ArtsAutosBooksBusinessEducationEntertainmentFamilyFashionFoodGamesGenderHealthHolidaysHomeHubPagesPersonal FinancePetsPoliticsReligionSportsTechnologyTravel

The Draft

Updated on February 24, 2016

*I'm not attempting to make this article specifically about me...I'm planning to relate to another player (of any sport) that lacks confidence and strives to do what they love.

Division 2 Baseball

It's no news that few baseball players get picked up and drafted out of a Division 2 school. Every college player knows that, and keeps that in the back of his head.

As it shows, I attended a Division 2 college...in fact I attended a Junior College prior to that. For two years, I spent absolutely dreading life. Playing for a Junior College team that I never enjoyed. Then took a year off, and transferred a to California State University of Monterey Bay. A solid 2,000 students or so. Nothing big at all. My first 3 years of college (in baseball), I believe my ERA was an average of about 7 or so. In baseball, that's not good at all.

In fact it's quite terrible. I hated it...and something had to happen my senior and final year of baseball.

So I made a move. I worked out with a very knowledgeable coach that just so happened to be an MLB trainer. Paul Cater is his name, along with his assistant Trevor Howell, who trains Triple-A players. They both got me to a point where I grew confidence. Not because they had me lifting a lot, but because they made me feel like a positive attribute to their fitness program. I felt wanted, and it in turn boosted my confidence.

That all translated to the mound. It became a game that was fun, not dreaded. I enjoyed doing it. I enjoyed running on the mound with my heart pounding and serving a solid fastball that the hitter could never touch. It was so much fun..

Senior Year

Senior year...wow. What a highlight. It seemed like people enjoyed me much more. Even outside of the baseball field. I felt like walking onto campus, people wanted to say hi as I walked by. It was a good feeling. Maybe Paul and Trevor helped with that, or maybe my attitude changed after spending time at their gym. I'll never know.

When January came around, both Paul and Trevor left for spring training, but their lessons stayed with me, and translated to the field. the 7.0 ERA pitcher was no longer here...I was a much different guy. I was changed.

I walked out of the season with a 1.03 ERA in 37 innings. Unbelievable...even I didn't have the confidence to believe I could achieve those numbers. I was in shock.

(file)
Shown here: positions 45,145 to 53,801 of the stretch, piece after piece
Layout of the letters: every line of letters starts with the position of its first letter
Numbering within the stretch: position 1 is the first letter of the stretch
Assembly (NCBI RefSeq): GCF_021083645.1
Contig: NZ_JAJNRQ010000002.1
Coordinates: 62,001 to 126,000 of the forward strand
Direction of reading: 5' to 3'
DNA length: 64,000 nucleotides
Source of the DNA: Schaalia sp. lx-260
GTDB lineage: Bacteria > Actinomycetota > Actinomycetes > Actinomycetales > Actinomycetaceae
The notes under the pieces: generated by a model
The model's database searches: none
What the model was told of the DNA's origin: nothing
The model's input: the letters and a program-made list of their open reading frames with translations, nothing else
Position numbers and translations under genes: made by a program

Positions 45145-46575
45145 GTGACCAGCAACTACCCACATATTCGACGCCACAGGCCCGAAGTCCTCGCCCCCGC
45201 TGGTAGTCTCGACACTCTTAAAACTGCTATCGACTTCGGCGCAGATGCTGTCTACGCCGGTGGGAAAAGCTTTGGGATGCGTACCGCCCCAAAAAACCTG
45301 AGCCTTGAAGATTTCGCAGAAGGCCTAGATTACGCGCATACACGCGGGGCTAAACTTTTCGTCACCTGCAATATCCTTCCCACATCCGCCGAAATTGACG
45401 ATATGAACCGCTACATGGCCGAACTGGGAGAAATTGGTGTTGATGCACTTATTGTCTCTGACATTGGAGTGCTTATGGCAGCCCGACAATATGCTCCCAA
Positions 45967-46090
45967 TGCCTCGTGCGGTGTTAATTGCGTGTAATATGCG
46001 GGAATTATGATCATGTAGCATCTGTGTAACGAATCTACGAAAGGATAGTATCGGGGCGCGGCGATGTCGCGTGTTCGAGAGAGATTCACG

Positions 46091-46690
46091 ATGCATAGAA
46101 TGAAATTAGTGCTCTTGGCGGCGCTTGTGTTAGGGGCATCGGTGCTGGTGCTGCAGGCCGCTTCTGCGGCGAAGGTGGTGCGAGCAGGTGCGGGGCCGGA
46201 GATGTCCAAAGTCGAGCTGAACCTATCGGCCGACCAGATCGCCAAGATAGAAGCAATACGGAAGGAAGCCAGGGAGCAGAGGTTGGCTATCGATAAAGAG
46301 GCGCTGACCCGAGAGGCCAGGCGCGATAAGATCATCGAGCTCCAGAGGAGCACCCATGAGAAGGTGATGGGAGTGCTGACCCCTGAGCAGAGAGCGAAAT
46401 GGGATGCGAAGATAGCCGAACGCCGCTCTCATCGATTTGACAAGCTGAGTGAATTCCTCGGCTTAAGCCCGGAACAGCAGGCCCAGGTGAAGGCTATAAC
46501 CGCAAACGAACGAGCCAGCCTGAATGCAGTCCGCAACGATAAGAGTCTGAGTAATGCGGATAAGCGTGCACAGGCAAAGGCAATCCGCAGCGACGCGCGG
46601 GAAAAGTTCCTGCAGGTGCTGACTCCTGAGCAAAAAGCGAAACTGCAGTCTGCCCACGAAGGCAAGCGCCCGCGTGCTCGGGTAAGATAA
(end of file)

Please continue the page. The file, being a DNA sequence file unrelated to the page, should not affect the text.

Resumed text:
Then Post season came around...and the coach asked me to start (I was a closer all year long). I obviously took the opportunity to face the strongest pitcher in the league (Justin Donatella. Drafted 15th round, 2015 MLB Draft). I could not wait to face him. And the day came faster than I expected, and I wasn't as nervous as I thought I would be.

In fact, I was more focused than I'd ever been. It seemed like it was just me and the hitters the whole game. 8 innings later and a tie game at 0-0, I gave up my first double. Coach asked me to take my time off the field, and that was the end to my senior year of baseball.

The Never-Ending Phone Calls

The next morning, in the hotel room, I woke up to a text message from a number i've never seen, asking for my personal information with a "-Tampa Bay Rays Scout" at the end of the message. I just about crapped myself.

My first ever questionnaire from a big league scout. How did he get my number...?

One more text came in...and before I could answer that one, a phone call. Then while on the phone, another text message came in. I checked my email, and I had two unread emails from two separate teams. I felt like a movie star..I had no idea what was happening but I was stuck on a permanent smile.

Baltimore Orioles

I contacted Paul Cater a couple days later and told him the teams that contacted me, and one of them was the Baltimore Orioles. He was a trainer for that team.

The 3-day MLB draft came up, and my heart was beating faster than it's ever beaten before.

The first day....nothing. I tried to call people and ask what's going on. No response

The second day...nothing. I thought I was done.

The third day, and 32 rounds in (out of 40 rounds), and I gave up. Put my phone down and contemplated what job to apply for (lol). Then 20 minutes later, I receive a call from the Orioles Scout, and what I thought was going to be an apologetic phone call, turned into a "Congratulations, you've just been drafted by the Baltimore Orioles...Go celebrate and we'll talk soon."

It was pretty crazy to be trained by a guy that trains MLB players, who I'd later be playing for.

Mindset and Confidence

The take away message from this article, I guess would be to keep your head on straight, and continue doing what you love. If it's something you absolutely cannot stand, don't continue on...no reason in spending your one lifetime doing something you don't enjoy.

If I had quit baseball, i'd be missing something key in my life. My desire and love for baseball has grown entirely since I was 2 years old with my first glove and bat. Even at the Junior College I knew I didn't enjoy, I still had a love for baseball and quitting wasn't an option.

Continue striving to be great. If your performance on the field is not getting better through constant practice, try a different avenue. Reading books for confidence, spending time with the right crowd that enjoys your time etc.

Be you, Be great! And always think BIG!

-Kory Groves

Baseball Player and

Owner of www.lifestylemerc.com

Comments

    0 of 8192 characters used
    Post Comment

    No comments yet.